Elle & Cinema That Dares

photo of Elle

Since the cinema experience was created in the late 19th century, the urge to thrill, shock and test audience boundaries has always been apparent. From the moment cinema goers ran for their lives at the sight of a train pulling into a station in the Lumière brothers’ L’arrivée d’un train en gare de La Ciotat, cinema has dared to test audience’s limits wherever possible.

Now, after 140 years at the forefront of entertainment around the world and surviving many tests to its existence, cinema is still daring to push audiences beyond their comfort zone. Paul Verhoven’s critically adored thriller Elle is definitely a film that dares to go against the norm, and so to celebrate its release on Digital Download from on July 3rd and on DVD and Blu-ray from July 10th, we’re looking at other masterpieces from cinema’s global back-catalogue that dared, keeping the art as bold as it can be.

Straw Dogs (1971)

During the 1960’s and 70’s Hollywood became a melting pot for artistic inspiration. As the political mindset of western society began to change with a new generation, so did the focus of film’s that represented them, as themes of rebellion began to be championed by directors with increasing artistic power on set. A telling example of this era is Sam Peckinpah’s intense thriller Straw Dogs, set in the sticks of the British countryside, as an American couple (played by Dustin Hoffman and Susan George) move into a small village and are immediately made to feel unwelcome by the locals. This tension escalates to the point where Hoffman has to turn his home into a fortress to defend against a gang of intruders with anything he can find (surely an inspiration to Home Alone?). As the tension continues to rise, the leader of the gang graphically and violently rapes George’s character, in a scene that was met with immediate outrage, with many feeling it glamorised sexual violence. Views on the film have since become a lot less negative, as it became an example of how the era was testing audience boundaries during a period of massive social change.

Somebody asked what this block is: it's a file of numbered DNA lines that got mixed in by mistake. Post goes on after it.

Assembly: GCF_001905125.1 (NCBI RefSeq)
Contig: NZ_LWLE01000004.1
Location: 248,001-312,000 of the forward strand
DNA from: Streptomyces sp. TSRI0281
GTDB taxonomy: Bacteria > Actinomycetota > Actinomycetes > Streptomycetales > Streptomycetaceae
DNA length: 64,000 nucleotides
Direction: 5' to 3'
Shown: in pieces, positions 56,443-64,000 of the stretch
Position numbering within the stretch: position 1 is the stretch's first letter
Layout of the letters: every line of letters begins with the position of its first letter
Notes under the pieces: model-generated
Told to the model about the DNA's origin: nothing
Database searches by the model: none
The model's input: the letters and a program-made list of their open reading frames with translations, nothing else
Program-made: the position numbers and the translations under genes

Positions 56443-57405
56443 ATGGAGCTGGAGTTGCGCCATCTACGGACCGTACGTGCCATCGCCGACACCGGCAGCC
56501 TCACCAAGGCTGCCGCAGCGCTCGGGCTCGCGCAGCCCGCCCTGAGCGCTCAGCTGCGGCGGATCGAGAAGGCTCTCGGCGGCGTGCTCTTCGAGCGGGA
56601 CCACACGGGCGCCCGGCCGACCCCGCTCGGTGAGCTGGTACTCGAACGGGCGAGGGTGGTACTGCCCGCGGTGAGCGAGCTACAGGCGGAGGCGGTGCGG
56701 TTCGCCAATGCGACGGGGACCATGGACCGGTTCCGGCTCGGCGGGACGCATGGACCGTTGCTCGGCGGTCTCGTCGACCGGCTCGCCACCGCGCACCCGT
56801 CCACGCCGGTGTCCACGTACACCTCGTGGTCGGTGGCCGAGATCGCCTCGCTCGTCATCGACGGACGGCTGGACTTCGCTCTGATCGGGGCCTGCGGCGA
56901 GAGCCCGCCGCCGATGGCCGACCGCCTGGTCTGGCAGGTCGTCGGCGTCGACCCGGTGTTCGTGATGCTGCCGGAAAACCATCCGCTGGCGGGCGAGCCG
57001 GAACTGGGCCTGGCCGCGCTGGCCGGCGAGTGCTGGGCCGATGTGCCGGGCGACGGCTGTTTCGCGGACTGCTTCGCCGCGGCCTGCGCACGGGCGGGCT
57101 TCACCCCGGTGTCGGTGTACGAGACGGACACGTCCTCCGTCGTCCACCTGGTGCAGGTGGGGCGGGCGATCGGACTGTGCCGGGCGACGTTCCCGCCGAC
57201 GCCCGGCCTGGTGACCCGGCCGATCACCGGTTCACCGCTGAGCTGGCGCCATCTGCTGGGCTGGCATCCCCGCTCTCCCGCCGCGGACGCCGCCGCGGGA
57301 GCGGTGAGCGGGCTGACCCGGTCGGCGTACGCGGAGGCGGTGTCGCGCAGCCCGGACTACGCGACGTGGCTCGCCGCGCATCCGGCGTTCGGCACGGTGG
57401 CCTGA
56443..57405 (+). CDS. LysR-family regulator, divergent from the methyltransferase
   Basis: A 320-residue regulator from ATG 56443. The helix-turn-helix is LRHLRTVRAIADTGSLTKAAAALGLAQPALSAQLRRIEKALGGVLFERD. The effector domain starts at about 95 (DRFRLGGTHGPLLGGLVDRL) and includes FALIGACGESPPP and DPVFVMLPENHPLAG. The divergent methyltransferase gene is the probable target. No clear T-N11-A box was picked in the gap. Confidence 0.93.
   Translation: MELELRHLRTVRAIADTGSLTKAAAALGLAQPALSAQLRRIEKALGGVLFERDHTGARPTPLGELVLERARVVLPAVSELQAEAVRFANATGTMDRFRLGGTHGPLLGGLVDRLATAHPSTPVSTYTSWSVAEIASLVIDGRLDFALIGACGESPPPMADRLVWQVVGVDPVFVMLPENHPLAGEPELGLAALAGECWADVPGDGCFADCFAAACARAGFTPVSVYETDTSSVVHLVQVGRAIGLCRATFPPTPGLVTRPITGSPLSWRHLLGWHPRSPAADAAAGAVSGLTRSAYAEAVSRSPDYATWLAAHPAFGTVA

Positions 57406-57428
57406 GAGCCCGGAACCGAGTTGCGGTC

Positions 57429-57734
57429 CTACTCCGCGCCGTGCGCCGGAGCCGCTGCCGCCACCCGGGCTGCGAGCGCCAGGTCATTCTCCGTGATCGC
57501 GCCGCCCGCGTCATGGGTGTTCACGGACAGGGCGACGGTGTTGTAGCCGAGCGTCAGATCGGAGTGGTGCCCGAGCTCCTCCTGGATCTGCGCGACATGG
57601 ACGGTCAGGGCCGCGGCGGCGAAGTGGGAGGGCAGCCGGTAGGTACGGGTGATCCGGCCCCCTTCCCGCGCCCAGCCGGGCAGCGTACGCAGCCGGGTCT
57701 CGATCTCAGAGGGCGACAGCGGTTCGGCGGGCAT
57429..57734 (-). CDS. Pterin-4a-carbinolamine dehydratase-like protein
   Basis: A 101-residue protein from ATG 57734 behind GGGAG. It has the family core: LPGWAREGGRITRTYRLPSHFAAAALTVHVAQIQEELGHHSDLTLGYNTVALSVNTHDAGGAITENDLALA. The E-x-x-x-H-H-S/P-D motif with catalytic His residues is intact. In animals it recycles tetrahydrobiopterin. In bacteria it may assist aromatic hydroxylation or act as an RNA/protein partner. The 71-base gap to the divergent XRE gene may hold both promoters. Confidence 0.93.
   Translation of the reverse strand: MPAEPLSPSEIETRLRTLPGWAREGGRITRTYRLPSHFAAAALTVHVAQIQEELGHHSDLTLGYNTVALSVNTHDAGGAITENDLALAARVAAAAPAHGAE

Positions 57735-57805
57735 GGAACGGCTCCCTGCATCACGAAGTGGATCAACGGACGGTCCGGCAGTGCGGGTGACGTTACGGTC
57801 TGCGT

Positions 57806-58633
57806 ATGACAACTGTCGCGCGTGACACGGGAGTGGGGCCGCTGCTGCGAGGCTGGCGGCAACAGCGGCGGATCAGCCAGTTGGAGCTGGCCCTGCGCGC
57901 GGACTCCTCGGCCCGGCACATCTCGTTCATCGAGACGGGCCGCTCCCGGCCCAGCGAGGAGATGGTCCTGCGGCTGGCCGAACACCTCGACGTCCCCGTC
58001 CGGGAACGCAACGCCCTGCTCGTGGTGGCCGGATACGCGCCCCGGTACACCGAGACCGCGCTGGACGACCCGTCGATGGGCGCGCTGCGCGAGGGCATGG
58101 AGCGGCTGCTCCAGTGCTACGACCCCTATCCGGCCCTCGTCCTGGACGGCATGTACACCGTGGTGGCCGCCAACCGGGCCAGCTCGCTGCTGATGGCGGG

Kids (1995)

Much in the same vein as Vietnam War-era Hollywood, the 90’s proved to be another mass venture into the bold and beautiful for cinema, coinciding with the emergence of a new indie genre. Many filmmakers looked to rebel against the increasingly generic mainstream the industry was heading towards, culminating in a host of micro-budget, personable films centred around human issues, such as Larry Clarke’s Kids. Written by Harmoney Korine (Spring Breakers), the film follows a group of youths in New York City, one of whom, Telly, has a goal to de-flower as many virgins as he can. When one of his old encounters discovers that she is HIV+, after only one encounter with a guy, Telly ignores this and decides to continue on his mission. During a time where the message of ‘safe sex’ was everywhere, Kids used the fear of HIV in society to test audiences view on youth culture.

Oldboy (2003)

Since Oldboy’s release at the start of the 21st century, it has snowballed to become a huge cult hit, as gobsmacked reactions to the film helped fan the flames of word-of-mouth. The film uses mystery as its catalyst, following the story of Oh Dae-su, who is imprisoned in a cell which resembles a hotel room for 15 years without knowing the identity of his captor or his captor’s motives. When he is finally released, Dae-su finds himself still trapped in a web of conspiracy and violence. His own quest for vengeance becomes tied in with romance when he falls in love with an attractive young woman. The film’s particularly violent and disturbing ending asks questions of its audiences morals when new-found information is presented to them in a plot twist for the ages.